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  • Not all property damage during the bushfire season was as a direct result of natural disaster.
  • In some instances, a person’s acts or omissions contributed to the offence of starting a fire during a declared total fire ban. Such behaviour will often lead to the denial of an insurance claim, however this isn’t necessarily always the case.
  • The precise effect of an exclusion clause depends on the facts and can be difficult to predict.

The 2019-20 Australian bushfire season has been described as the worst on record – both by firefighters and insurers. According to a submission by the Insurance Council of Australia to the Commonwealth House of Representatives Economic Committee Inquiry into Australia’s General Insurance Industry, since September 2019, in addition to the normal level of claims insurers might reasonably expect, a further $4.6 billion in insurance claims have been made because of natural disasters, including bushfires. The Insurance Council reported 242,000 claims, most of which were for damage to, or destruction of, family homes, cars, and belongings.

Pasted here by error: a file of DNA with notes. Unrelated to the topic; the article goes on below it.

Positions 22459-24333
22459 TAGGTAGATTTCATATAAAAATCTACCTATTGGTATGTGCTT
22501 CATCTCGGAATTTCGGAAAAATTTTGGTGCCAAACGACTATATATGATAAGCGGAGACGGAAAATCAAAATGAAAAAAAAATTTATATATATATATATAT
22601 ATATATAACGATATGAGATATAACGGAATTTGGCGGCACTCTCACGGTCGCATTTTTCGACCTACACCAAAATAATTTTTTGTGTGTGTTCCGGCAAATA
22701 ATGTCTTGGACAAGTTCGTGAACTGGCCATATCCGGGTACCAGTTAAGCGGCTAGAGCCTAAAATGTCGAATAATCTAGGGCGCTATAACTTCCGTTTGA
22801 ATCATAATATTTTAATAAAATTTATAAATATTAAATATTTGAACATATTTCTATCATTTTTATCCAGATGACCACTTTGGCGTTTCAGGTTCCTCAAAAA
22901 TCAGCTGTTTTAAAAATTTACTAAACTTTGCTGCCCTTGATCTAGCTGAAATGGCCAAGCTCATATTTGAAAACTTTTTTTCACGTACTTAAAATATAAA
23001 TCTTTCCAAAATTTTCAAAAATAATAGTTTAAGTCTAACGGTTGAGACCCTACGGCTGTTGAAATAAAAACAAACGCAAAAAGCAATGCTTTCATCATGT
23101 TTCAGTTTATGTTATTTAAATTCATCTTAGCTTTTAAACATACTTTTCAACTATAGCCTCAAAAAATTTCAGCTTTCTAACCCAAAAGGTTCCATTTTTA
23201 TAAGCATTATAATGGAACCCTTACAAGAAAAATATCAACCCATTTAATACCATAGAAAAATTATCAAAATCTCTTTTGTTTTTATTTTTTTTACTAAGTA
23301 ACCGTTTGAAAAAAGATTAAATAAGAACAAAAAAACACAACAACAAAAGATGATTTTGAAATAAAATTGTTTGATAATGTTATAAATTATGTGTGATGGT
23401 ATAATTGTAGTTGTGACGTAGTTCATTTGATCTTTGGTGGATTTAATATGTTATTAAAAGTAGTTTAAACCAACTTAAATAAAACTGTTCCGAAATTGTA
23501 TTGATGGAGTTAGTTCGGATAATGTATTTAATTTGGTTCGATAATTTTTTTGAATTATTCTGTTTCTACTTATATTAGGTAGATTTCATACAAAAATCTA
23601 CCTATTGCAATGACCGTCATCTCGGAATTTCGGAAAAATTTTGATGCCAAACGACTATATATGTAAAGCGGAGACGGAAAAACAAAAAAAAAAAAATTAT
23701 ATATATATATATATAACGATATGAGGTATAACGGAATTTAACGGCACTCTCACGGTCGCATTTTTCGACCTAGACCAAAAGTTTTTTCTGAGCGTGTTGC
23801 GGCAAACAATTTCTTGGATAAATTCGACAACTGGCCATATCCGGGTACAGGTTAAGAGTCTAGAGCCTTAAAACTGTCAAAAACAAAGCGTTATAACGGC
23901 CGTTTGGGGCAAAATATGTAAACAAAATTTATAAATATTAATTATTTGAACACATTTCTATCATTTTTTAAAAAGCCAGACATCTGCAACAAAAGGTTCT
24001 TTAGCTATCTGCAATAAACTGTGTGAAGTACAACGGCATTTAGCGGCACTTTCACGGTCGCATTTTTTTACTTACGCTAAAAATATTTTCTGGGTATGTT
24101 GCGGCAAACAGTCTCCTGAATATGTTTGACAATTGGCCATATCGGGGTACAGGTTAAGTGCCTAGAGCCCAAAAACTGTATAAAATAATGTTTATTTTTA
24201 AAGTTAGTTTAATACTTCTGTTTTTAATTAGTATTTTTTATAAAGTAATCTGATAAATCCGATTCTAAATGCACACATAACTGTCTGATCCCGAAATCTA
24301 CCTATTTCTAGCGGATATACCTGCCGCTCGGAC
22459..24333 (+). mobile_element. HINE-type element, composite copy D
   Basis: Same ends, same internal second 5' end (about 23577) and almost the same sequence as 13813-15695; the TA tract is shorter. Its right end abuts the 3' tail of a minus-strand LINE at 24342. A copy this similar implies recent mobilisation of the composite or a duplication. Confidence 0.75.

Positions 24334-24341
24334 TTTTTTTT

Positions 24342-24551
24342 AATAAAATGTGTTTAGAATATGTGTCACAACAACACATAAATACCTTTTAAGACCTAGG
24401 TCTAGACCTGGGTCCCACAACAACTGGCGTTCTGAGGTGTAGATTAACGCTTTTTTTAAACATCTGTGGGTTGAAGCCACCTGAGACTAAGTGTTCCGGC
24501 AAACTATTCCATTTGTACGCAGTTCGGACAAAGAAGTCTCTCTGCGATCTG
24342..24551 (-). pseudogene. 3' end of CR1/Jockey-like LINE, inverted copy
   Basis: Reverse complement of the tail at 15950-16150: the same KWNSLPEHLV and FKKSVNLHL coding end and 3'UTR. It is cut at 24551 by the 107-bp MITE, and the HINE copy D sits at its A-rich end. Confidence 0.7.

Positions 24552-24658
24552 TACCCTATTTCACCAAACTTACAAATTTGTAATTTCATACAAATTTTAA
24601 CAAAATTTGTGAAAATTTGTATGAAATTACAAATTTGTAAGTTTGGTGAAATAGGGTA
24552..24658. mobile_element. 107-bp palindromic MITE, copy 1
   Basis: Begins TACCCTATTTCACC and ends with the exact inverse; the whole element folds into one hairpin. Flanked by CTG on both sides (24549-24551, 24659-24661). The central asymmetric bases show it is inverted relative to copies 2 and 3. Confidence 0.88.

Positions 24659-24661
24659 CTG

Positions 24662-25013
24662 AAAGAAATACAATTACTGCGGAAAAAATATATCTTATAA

This article sets out a hypothetical scenario, a summary of fire ban related criminal legislation, and a selection of issues to consider when taking instructions after an insured’s acts or omissions contributed to starting a fire during a total fire ban. The focus is on policies of insurance covering home buildings, home contents, and motor vehicles.

Hypothetical scenario

On 23 January 2020, your client, who lives in Sydney, pulled out their barbeque ahead of Australia Day. To check the barbeque was working, they cooked some snags. A fire broke out and burned down their house. The fire also spread across the back fence to a bushland reserve, burning other land and chattels. Your client claimed under their home building and home contents insurance policies. Their insurer denied indemnity, pointing out that the NSW Gazette published a total fire ban order that day, asserting your client’s actions were illegal and intentional, and citing an exclusion clause. Your client wants legal advice.

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